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Friday, 13 January 2017

(The Star) Move to postpone EMC levy welcomed

KUALA LUMPUR: The Cabinet’s decision to postpone the Employer Mandatory Commitment (EMC) levy has been welcomed by bosses although an economist says conti­nuing to be dependent on foreign labour could stunt Malaysia’s growth.
At the same time, Minister in the Prime Minister’s Department Datuk Paul Low said there were plans to amend the Employment (Restriction) Act to increase the penalty of those caught hiring illegals to as high as RM100,000 for every illegal found in their employment.
The Government had announced Wednesday that the proposed EMC levy, which was to come into force this year, would be delayed until 2018 to give employers time to adjust to the new ruling.
The move, which comes after nearly a year of negotiations, is meant to reduce the number of foreign workers being brought in by “middlemen” agents and to force companies to adopt more humane employment practices in accordance with international labour laws.
Several associations and bosses publicly came out against the move.
Responding to the latest development, Malaysian Employers Federation executive director Datuk Shamsuddin Bardan said companies generally agreed that reliance on foreign workers has to be reduced, although employers needed time to get used to the EMC.
“We can hardly absorb the new costs because of the challenging economic situation.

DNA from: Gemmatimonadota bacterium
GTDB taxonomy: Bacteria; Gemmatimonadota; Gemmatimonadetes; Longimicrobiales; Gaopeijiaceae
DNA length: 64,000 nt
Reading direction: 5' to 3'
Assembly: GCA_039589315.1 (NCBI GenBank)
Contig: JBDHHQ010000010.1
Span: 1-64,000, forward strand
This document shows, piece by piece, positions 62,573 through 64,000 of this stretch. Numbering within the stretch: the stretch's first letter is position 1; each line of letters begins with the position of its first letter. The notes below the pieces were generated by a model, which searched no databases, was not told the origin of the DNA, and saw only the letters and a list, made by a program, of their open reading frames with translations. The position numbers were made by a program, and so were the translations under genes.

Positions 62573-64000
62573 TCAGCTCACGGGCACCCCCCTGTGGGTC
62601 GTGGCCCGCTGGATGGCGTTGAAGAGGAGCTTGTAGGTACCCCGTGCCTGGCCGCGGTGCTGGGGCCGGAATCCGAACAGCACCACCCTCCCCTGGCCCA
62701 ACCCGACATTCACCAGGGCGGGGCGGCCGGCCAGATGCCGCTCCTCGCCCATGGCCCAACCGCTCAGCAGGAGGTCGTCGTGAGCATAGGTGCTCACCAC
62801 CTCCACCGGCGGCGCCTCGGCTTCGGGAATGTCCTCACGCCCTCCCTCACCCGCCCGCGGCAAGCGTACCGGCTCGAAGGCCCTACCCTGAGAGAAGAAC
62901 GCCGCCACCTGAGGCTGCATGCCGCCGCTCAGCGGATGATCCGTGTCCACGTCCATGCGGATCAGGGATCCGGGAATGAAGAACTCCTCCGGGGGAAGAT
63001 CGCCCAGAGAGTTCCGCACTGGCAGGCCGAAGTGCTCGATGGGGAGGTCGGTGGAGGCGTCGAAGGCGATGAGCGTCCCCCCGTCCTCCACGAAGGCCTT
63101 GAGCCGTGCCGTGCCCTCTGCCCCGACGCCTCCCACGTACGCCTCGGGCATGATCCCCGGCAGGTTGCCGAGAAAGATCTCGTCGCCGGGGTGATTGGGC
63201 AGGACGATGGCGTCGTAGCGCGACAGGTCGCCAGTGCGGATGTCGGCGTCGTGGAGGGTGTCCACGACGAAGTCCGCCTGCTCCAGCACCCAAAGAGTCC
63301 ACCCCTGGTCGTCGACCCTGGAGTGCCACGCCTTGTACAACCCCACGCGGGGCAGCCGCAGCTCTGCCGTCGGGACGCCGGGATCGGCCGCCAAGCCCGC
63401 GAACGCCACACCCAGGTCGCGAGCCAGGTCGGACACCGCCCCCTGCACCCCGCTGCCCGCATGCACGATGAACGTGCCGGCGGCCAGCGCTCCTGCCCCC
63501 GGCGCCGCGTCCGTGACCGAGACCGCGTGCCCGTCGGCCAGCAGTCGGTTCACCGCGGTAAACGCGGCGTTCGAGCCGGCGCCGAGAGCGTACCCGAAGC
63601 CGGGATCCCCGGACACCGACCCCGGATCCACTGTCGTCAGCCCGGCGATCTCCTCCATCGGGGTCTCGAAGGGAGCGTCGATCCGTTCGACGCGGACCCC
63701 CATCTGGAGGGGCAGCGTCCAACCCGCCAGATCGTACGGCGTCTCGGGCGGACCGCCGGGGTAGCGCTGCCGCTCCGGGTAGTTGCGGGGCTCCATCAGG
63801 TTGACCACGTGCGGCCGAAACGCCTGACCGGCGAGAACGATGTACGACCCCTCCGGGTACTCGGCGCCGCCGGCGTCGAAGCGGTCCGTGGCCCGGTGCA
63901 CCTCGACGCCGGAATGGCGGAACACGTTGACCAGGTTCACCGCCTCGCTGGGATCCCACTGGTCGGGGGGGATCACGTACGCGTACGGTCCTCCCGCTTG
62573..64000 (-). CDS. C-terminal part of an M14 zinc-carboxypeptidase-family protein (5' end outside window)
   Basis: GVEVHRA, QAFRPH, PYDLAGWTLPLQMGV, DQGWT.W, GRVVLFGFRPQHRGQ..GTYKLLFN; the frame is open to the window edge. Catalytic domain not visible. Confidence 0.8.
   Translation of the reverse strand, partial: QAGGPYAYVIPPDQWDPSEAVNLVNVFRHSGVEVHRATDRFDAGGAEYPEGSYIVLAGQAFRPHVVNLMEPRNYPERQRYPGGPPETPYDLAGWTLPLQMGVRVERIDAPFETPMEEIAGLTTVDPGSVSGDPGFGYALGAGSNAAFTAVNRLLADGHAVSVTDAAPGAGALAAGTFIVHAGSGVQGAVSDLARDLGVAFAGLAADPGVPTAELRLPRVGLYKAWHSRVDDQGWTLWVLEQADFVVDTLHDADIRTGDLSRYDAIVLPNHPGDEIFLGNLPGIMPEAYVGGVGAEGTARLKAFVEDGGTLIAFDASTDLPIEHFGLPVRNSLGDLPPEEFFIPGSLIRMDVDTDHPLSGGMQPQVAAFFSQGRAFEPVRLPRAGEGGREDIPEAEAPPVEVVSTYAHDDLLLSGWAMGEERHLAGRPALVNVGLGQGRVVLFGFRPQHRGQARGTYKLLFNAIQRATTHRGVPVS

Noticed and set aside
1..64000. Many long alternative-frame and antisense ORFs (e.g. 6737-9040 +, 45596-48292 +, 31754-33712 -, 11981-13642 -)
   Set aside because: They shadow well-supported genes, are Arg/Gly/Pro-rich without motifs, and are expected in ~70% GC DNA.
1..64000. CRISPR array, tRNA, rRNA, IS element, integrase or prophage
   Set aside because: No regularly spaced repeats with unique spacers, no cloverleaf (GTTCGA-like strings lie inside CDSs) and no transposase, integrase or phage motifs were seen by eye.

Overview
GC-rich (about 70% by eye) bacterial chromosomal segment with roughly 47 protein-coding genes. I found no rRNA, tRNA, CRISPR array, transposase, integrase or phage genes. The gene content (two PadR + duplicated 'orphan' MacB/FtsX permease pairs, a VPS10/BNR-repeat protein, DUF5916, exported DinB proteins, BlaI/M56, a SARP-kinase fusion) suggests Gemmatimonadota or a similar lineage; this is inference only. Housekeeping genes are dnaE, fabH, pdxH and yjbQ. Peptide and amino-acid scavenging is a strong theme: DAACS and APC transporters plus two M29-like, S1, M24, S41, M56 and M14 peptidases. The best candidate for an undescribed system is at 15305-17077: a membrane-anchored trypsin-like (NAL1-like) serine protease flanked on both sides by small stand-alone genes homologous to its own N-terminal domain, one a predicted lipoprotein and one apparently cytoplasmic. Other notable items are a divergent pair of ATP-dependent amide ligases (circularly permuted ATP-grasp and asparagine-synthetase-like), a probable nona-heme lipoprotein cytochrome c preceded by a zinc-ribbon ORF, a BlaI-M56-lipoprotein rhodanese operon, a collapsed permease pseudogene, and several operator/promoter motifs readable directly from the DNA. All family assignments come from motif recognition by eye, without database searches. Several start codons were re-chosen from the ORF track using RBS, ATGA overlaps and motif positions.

“The one-year time frame given can be utilised fully to re-look how we manage foreign workers and for the Government to revamp the recruitment system,” he said.
SME Association of Malaysia president Datuk Michael Kang said the Government should take this time to address the recruitment process of foreign workers, which usually is done via third party agencies that bring in more workers than necessary.
Master Builders Association Malaysia (MBAM) in a statement, however, still said it was pushing for the EMC levy to be scrapped but said the postponement could do some good in addressing long-running issues in the labour industry.
The Associated Chinese Chambers of Commerce and Industry of Malaysia (ACCCIM) welcomed the move and said it would continue to hold talks with the Government on how to achieve the goal of zero illegal foreign workers, but in an “orderly and not hasty manner”.
“We hope the Government will pay attention to the chain reaction caused by the relevant policy in order to create a healthy hiring mechanism that will not adversely impact the nation’s commerce and industry,” it said in a statement.
Meanwhile, prominent Malaysian economist Tan Sri Ramon Navaratnam said the EMC was still needed, calling it medicine that employers have to swallow to avoid getting sicker.
“This economy cannot last.
“It is being sustained by cheap labour but before long, we will be beaten by other countries and we will lose our advantage of building up our value chain and technology base.
“We are just having a cold now. If we neglect it, it could grow to become pneumonia and we will perish,” said the former Finance Ministry deputy secretary-general.
In PUTRAJAYA, Low said after chairing a dialogue with employers that it had finished drafting the amendments.

“Hopefully, we can get it tabled by the March sessions,” he said. Currently, the penalty is a maximum RM50,000 fine for each illegal employee.